If you can’t avoid the person, try to build up your healthy relationships and support network of people. Spending too much time in a dysfunctional relationship with someone who has a narcissistic personality can leave you emotionally drained.
Rekindle old friendships and try to nurture new ones. Get together with family more often.
If your social circle is smaller than you’d prefer, try taking a class to explore a new hobby. Get active in your community or volunteer for a local charity. Do something that allows you to meet more people you feel comfortable with.
What is a healthy relationship?
Spending a lot of time with someone who has a narcissistic personality can make it hard to remember what a healthy relationship even feels like.
Here are a few signs to look for:
- both people listen and make an effort to understand each other
- both people acknowledge their mistakes and take responsibility for them
- both people feel like they can relax and be their true selves in front of the other
Many people with narcissistic personalities are good at making promises. They may promise to do what you want and not to do that thing you hate or promise to generally do better.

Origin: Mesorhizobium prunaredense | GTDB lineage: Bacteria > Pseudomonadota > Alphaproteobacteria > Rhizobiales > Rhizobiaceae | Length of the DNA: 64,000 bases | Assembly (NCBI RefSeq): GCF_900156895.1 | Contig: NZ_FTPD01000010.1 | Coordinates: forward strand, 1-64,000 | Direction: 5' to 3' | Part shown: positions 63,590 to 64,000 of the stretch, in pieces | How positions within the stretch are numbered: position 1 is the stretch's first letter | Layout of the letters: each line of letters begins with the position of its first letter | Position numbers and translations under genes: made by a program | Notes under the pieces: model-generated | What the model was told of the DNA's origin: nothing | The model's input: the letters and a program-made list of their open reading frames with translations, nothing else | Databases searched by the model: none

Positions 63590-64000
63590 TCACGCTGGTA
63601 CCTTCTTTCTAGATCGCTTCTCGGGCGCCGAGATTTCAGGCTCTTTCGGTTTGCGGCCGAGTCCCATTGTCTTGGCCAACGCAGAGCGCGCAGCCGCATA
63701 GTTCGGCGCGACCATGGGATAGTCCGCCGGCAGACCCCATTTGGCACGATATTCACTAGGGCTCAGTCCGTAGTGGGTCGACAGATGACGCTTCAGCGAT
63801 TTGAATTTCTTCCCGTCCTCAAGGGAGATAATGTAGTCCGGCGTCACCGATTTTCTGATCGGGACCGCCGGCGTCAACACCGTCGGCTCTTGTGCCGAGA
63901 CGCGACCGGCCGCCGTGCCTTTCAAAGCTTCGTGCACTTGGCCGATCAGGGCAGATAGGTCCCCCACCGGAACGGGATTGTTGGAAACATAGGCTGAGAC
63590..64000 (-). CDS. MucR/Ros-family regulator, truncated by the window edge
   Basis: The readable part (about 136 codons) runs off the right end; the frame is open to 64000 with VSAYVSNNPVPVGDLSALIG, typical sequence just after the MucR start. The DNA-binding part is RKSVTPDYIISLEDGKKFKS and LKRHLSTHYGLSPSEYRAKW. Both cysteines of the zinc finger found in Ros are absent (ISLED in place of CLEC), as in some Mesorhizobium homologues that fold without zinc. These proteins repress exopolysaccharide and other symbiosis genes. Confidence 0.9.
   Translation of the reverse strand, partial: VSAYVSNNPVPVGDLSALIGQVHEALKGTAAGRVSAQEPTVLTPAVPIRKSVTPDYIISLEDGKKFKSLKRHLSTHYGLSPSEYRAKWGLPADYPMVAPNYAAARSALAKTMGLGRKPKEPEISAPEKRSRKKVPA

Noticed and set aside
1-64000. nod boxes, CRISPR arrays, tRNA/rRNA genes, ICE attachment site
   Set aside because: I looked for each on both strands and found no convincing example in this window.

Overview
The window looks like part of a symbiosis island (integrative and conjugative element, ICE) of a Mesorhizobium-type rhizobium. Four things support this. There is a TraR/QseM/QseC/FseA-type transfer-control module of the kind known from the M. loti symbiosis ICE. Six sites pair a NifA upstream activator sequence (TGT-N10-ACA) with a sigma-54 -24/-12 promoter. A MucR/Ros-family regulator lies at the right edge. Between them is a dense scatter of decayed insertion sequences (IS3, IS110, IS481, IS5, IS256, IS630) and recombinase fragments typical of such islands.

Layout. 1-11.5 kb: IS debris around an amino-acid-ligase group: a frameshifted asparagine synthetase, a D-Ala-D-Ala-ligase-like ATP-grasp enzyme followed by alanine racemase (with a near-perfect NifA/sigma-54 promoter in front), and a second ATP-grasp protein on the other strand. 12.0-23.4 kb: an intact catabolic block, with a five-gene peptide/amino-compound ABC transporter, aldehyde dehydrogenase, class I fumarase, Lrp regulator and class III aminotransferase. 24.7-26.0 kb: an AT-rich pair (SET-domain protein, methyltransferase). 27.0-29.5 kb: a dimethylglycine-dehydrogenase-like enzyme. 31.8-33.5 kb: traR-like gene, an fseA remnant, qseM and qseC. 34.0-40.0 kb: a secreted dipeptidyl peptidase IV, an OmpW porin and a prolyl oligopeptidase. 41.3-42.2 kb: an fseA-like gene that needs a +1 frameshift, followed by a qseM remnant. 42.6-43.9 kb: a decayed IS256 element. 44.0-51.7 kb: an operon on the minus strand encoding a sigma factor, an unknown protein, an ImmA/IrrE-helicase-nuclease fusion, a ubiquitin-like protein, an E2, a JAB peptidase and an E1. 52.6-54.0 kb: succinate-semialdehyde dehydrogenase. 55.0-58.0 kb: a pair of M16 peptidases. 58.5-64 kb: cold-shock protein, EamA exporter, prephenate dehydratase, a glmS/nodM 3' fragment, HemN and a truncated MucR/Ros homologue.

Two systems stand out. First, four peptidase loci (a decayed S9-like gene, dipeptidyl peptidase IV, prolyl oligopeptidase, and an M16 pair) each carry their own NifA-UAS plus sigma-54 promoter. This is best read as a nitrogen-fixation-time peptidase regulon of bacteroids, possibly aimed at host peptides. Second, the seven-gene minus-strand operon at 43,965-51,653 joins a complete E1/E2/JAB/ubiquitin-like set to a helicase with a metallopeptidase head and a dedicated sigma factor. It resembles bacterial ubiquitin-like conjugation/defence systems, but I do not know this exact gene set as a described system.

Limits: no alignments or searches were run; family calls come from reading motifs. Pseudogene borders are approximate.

Oftentimes, they are also sincere about these promises. However, in other cases, these promises may also be a means to their own ends.
Though direct confrontation is not recommended, it is important to be clear about what you want, need, or expect, and express yourself calmly and gently. Let them know that you’ll fulfill their requests only after they’ve fulfilled yours.
You should also stay consistent and follow through to take your expectations seriously.
It’s also important to remember that narcissistic traits aren’t indicative of a more severe mental health issue. It is possible for some people to display some traits, such as delusions of grandeur or a sense of entitlement, without it being the result of a more significant mental health condition.
The only way to distinguish between random traits and a true disorder is through an evaluation with a mental health professional.